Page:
What is another wonder in China other than the four new great inventions? Online literature. According to South China Morning Post, Chinese internet literature has been regarded as one of the four cultural wonders of the world, together with Hollywood films, Japanese anime, and Korean dramas.
In August, LinkSure Literature launched a free reading app named LinkSure Free Literature. The app uses online commercials to replace the traditional VIP “pay-to-read” business model. It set a precedent in online literature, with other mobile content apps like Qutoutiao following suit.
According to the People’s Daily, in 2017, out of the 700 million netizens in China, viewers of internet literature take up about 333 million, accounting for 45.6% of the total. Among them, over 304 million users are more likely to read on their mobile phones. The novels are usually easy-to-read and plot-based, which is perfect for reading in broken intervals. Whether it’s on the subway or at the bus station, you could always see people reading novels on their phones in China.
WIFI Master Key also played an important role in diverting streams for this app. According to LinkSure Literature, 40% of the app’s streams would contribute to WIFI Master Key, LinkSure Net work’s key product.
Commercial-based business model
Internet IP are gaining ground as many popular TV series and movies are adopted from online literature. As reported by xinhuanet, up until December 2017, a total of 1195 adapted movies, 1232 TV series, 605 games, and 712 animations were derived from the novels from 45 major online literature websites in China. However for years, the business model of the online literature platforms were simple. The popular novels are usually free for the first dozen chapters. Then users are asked to pay a fee for subsequent chapters, while the platforms share the income with the respective authors. Take qidian.com, the largest Chinese original content website for example, it adopts the VIP pay-to-read system, opening up VIP chapters to paid subscribers only and charging based on wordcount (0.05 yuan per thousand words).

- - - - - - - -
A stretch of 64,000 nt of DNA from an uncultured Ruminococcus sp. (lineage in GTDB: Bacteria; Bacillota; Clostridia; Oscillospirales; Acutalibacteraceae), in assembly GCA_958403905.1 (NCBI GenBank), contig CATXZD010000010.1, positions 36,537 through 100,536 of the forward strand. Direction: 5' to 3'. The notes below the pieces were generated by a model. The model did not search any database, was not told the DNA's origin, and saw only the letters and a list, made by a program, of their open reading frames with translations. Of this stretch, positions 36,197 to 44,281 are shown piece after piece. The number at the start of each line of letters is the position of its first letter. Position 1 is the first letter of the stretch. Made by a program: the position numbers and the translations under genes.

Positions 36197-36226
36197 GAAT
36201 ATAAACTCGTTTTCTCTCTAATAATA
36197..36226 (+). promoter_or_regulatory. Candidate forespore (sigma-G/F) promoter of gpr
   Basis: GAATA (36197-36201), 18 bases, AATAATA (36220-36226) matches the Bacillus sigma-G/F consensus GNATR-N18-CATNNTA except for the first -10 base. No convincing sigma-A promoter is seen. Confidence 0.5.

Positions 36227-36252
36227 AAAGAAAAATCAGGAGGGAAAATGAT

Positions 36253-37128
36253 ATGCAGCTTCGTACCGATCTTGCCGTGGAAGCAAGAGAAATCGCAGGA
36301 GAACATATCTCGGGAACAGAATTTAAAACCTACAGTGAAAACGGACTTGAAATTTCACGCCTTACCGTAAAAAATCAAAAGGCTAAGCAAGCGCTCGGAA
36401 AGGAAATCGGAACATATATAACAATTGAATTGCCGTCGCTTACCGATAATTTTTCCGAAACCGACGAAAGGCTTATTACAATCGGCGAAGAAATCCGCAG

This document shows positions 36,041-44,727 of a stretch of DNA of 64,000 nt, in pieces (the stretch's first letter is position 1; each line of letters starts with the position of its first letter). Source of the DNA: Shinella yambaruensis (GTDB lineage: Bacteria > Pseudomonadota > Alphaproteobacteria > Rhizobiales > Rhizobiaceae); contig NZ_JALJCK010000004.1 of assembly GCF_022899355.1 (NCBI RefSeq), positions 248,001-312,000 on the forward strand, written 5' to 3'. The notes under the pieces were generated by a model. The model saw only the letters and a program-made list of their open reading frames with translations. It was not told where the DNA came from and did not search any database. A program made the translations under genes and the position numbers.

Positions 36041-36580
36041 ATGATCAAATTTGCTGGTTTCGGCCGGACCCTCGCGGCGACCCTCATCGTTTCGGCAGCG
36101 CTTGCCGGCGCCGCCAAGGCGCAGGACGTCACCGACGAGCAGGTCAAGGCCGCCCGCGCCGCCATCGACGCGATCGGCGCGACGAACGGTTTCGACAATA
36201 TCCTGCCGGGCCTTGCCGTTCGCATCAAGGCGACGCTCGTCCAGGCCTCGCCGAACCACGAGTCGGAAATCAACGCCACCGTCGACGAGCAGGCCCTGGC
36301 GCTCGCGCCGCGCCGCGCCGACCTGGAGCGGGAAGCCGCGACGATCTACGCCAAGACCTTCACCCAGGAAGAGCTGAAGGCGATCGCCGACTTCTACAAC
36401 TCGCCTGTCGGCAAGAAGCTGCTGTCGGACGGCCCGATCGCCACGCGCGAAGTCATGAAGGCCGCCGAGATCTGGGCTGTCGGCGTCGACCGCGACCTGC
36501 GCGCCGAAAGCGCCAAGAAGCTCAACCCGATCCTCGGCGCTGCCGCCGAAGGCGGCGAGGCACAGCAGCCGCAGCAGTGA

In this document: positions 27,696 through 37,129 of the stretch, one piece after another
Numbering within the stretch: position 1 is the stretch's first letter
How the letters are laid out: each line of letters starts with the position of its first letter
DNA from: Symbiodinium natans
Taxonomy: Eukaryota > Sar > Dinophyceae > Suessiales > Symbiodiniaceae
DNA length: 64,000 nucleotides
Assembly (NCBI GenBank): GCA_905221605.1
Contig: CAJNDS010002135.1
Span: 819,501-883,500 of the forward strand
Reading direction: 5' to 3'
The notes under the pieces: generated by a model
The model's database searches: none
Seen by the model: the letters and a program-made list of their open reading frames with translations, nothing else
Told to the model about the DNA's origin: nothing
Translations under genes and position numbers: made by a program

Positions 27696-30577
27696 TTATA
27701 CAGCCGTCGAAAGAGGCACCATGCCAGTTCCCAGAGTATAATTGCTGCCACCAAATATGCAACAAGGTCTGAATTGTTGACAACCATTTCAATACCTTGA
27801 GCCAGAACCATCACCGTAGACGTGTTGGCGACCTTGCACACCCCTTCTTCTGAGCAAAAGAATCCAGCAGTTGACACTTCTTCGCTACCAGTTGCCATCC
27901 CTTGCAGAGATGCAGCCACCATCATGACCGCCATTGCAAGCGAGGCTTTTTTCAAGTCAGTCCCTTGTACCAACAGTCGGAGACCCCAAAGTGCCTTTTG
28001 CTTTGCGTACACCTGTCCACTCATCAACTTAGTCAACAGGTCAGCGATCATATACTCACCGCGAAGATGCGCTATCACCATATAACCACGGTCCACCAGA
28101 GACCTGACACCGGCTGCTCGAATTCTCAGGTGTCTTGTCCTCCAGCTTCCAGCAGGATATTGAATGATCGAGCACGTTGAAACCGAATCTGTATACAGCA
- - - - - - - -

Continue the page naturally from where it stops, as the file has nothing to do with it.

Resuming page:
Wang said: “Currently the wordcount-based pay-to-read business model is very common in this field. It has brought authors considerable income, but at the same time resulted in some tediously long works and homogenization. We launched this free reading app to encourage authors to publish more diversified content, satisfying readers of different tastes. We will also share the income generated by advertisements with the authors to create a sustainable development model that benefits both the platform and the authors. We will also keep the pay-to-read model to provide users with a choice.”
As for copyright issues, this would be a potential solution to pirated resources as users would have free access to original content. Online literature has always been pillaged by rampant piracy. Sometimes as soon as a writer posts an original work, his novel will appear in another website a few minutes after. It’s no surprise that many often seek out pirated content over authentic ones since when it comes to literature, quality remains unaltered and they’d get the latest update for free.
“It lowers the threshold for reading”, as Wang recalled. “Back in 1999, when our generation began to learn about the internet, all the services online were free. The only expensive thing was internet access fees. From WIFI Master Key to LinkSure Literature, I’ve always insisted on the mentality of ‘free’.”
Benefiting users in third or fourth tier cities
At the LinkSure Network strategic launch event on Nov. 27, a speaker mentioned that fast growing small-town population has a lot of market potential in this internet era. In 2018, nearly 60% of the netizens come from third- and fourth-tier cities, with 26% coming from third-tier cities. These netizens are characterized by more abundant free time, less economic pressure, and rising desires for entertainment.
In the near future, the demographic dividends will continue to shift from first and second-tier cities to third-tier and lower-tier cities. Free access to original online literature would also shape a better sense of culture for the society and raise the productivity of great authors, thus forming a virtuous cycle.
The birth of this app coincides with the core value of LinkSure Network: connecting the world with people. It won’t be long before free online reading becomes ubiquitous, benefiting users of wider ranges across the world.
Featured photo credit to xinhuanet